This is a rough guide to what we expect to see in terms of projects of differing quality. This should not be seen as a tick box exercise.
The report clearly states the reason why the project is necessary and justifies this through the use of appropriate literature. The literature review is focussed on the problem and consults a sufficient range of different sources to provide a convincing case that the project is of interest. The literature review properly places the project in the context of work that has gone before and contains critical appraisal and analysis of this literature. The aims and objectives clearly draw on the literature survey and properly outline the intended outcomes of the project. Project methodology and planning clearly link to the literature review and then demonstrate how the project will deliver on the project aims and objectives. The project plan is detailed, appropriate and achievable in the time identified.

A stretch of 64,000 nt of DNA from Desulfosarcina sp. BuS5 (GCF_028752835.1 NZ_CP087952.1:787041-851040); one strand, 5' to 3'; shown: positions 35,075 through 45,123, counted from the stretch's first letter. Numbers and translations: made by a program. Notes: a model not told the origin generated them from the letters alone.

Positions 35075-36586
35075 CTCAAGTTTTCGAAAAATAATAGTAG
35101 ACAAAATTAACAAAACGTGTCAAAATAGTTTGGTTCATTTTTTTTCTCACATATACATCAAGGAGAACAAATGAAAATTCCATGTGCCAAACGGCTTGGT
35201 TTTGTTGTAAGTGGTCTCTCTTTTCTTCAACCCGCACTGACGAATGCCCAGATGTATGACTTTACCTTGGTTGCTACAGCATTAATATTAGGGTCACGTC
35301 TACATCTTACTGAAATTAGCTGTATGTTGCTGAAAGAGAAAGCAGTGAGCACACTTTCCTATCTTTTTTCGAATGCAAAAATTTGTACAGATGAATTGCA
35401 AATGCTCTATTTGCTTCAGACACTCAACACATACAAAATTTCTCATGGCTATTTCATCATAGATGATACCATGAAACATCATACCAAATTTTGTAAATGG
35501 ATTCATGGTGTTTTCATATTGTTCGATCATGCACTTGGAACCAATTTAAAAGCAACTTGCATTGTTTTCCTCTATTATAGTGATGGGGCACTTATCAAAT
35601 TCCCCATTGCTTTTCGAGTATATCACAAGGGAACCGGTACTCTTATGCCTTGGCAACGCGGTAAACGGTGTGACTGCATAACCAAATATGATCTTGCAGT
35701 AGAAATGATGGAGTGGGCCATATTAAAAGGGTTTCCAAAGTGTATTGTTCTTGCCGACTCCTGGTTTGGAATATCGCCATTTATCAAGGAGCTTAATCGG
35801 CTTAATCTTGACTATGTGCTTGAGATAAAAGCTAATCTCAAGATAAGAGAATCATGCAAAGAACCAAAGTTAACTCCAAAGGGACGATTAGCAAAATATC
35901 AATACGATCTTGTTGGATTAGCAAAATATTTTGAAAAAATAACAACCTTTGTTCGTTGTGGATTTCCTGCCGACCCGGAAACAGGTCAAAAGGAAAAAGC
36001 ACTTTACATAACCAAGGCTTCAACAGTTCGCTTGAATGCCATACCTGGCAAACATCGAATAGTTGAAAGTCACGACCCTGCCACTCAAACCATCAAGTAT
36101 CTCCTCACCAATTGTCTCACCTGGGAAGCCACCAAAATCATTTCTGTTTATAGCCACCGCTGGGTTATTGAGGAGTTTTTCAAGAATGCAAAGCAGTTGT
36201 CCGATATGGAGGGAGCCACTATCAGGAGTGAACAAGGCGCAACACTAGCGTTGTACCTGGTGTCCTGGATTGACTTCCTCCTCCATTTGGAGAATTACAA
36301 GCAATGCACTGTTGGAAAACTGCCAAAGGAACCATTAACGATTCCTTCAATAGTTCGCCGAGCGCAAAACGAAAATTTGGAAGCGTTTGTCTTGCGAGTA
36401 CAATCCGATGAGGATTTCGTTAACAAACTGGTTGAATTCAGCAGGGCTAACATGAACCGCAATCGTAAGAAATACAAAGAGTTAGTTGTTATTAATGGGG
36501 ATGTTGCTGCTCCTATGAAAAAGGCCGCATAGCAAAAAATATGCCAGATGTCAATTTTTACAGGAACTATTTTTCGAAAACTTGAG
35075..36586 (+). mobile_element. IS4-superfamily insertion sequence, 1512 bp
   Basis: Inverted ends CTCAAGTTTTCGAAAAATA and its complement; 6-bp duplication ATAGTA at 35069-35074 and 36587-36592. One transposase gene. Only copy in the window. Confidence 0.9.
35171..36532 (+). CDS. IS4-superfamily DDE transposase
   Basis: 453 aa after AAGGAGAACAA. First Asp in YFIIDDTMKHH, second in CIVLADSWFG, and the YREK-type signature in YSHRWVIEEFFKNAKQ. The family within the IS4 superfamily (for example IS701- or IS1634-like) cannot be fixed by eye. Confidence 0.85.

The reason for doing the project is explained but the justification in the literature review is limited. Limited discussion and interpretation of the literature, with some data sources not accessed and some lack of understanding evident. Some critical appraisal and analysis is evident but this is limited in depth and understanding. However, literature review provides sufficient background to follow the aims and objectives of the project. The aims and objectives are clearly identified and it is obvious what the project intends to do. The project has been planned in detail, although the link between project planning and the aims and objectives of the project is limited. A detailed schedule and time plan is provided, which looks to be achievable.